You probably know that Wal-Mart is the largest corporation in the world. But did you know that almost 40 percent of Wal-Mart’s sales are in the grocery department? Or that they sell $5.3 billion in fresh meats annually? In 2006, Wal-Mart’s retail stores are projected to sell 878 million pounds of beef and grinds. That’s 3.5 percent of all
On one hand, it’s tough to criticize a company that is the biggest seller of your product. On the other hand, consider that Wal-Mart’s goal is to be the low-cost provider in everything it does. That means squeezing its suppliers — which means you — and that can be very uncomfortable. In the beef world, Wal-Mart’s huge domain is case-ready Select products. But the beef industry could never survive by selling all of its products as Select; to have that be the biggest seller of your product is a mixed blessing.
Part of Wal-Mart’s price advantage comes from selling beef that has been en-hanced — up to 12 percent of the weight of their beef products can be added moisture. Some people in the beef industry worry that their watery products will prove detrimental to beef’s flavor advantage — the main reason people buy beef — and will end up watering down demand.
In any case, Wal-Mart is driving change through its beef-selling practices, as with everything it does. Wal-Mart’s sheer size and efficiency has created enormous pressure on competing retailers, one effect of which has been retail consolidation. The top five retailers, of which Wal-Mart is one, had 38 percent market share in 2000; some predict that will be 75 percent by the end of this decade.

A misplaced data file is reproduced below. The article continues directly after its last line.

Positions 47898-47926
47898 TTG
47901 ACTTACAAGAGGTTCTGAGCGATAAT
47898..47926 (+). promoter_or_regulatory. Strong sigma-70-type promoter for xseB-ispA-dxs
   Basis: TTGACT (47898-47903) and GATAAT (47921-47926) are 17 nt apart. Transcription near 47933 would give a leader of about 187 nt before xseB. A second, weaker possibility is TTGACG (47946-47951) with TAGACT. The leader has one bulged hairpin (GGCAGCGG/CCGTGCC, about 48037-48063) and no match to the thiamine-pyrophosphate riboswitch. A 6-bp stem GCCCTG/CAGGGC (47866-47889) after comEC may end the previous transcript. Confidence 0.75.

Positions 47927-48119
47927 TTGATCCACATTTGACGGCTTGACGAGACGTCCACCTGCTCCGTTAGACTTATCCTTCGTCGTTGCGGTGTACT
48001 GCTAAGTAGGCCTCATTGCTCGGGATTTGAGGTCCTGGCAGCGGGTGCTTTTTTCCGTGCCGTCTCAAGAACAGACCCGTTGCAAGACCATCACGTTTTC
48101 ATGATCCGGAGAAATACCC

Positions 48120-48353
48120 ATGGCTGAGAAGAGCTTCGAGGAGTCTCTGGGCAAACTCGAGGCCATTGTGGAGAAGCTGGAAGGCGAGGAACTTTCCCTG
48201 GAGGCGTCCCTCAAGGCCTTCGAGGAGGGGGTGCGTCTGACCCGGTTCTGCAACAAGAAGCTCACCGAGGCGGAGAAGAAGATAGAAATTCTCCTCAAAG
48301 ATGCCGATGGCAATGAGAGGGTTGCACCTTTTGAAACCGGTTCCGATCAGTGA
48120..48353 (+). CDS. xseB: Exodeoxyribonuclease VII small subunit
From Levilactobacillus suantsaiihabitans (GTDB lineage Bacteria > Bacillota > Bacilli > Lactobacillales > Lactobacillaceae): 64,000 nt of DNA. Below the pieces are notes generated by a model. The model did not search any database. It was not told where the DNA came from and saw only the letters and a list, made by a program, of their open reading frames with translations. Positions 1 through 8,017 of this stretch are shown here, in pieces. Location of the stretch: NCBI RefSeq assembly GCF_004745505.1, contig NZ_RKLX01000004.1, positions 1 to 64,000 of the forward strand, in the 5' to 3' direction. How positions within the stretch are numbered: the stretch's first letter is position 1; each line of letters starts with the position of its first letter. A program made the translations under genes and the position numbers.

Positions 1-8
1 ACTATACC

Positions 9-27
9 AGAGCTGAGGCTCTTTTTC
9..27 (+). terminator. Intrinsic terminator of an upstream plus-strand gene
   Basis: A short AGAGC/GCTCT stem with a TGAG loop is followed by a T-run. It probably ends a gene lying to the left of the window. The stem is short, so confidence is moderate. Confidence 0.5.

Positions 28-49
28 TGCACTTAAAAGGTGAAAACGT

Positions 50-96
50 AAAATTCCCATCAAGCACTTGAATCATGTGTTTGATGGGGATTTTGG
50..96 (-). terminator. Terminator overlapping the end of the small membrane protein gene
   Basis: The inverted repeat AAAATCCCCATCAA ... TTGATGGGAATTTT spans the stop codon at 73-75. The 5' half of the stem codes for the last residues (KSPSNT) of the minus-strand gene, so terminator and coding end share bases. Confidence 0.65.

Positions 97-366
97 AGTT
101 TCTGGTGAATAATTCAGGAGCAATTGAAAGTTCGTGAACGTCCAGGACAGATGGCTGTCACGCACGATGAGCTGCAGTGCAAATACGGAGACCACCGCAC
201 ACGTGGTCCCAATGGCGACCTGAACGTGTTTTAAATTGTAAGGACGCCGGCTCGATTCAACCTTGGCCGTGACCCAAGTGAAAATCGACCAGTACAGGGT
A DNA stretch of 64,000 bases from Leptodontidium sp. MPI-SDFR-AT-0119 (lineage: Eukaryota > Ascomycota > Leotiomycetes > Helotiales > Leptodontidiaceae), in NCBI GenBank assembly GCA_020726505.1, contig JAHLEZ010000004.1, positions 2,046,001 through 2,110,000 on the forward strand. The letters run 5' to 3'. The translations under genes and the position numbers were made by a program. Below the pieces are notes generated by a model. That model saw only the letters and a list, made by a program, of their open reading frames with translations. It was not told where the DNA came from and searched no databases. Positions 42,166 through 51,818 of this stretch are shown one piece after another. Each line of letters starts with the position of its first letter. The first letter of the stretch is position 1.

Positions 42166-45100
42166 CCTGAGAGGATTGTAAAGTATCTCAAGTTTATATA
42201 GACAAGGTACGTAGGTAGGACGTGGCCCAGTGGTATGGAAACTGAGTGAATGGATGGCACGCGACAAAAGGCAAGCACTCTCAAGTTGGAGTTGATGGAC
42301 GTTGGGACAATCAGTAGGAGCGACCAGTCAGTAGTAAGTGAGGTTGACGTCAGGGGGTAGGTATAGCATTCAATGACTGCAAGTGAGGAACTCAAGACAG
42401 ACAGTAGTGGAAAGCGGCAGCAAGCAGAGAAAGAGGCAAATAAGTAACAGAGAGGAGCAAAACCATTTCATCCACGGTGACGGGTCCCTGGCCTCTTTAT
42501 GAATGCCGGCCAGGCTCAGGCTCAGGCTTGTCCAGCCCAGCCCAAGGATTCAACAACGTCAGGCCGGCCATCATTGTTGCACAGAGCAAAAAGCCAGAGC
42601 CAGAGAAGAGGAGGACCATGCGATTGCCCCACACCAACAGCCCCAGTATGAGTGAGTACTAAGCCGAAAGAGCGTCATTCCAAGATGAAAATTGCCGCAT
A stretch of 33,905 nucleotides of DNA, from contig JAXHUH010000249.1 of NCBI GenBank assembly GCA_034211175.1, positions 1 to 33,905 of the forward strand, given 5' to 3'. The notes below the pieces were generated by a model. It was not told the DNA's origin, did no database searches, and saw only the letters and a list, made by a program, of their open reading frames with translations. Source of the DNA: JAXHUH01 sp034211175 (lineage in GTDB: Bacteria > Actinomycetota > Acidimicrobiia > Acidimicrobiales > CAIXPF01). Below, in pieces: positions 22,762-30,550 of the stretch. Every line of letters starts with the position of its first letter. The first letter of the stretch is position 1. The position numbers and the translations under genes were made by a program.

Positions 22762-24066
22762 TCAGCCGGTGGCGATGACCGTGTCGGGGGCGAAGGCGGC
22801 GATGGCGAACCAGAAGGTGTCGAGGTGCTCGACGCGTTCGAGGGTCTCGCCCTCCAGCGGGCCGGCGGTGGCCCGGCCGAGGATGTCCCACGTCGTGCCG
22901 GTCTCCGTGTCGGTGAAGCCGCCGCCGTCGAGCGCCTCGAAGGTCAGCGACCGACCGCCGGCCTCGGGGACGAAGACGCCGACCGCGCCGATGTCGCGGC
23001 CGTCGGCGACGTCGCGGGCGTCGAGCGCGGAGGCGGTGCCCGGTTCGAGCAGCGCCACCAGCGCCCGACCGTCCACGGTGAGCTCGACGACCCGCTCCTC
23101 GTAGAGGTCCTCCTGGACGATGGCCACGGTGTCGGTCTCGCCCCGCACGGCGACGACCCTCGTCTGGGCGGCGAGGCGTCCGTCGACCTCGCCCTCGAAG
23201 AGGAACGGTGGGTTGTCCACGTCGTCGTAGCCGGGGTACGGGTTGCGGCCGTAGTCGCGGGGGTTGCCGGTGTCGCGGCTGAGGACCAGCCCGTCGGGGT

But another effect is retail diversification, as retailers scramble for ways to compete with Wal-Mart and survive. Some are also moving to case-ready products, but competing with Wal-Mart on price usually proves to be an impossible proposition. The most successful retailers are moving in the opposite direction, with new and different meat programs. The meat department is an ideal area of differentiation for retailers; every store has the same cans of soup, but not every store necessarily has the same quality of meat. Some stores are advertising that they still employ butchers, and that their custom cuts of beef are superior to case-ready products. They are competing with higher quality and better service, instead of trying to compete on price.
Consequently, those retailers who try to take the middle ground are finding that times are tough. Wal-Mart is serving the price-conscious segment; other retailers are taking the high end of the market and selling better-quality beef. And so, some industry watchers say, those middle-ground stores may be destined to vanish, furthering consolidation.
Of course it’s consumer demand that’s driving the retailers; they buy the beef that best fits their particular operation and their customer base. What might all this mean to cattle producers?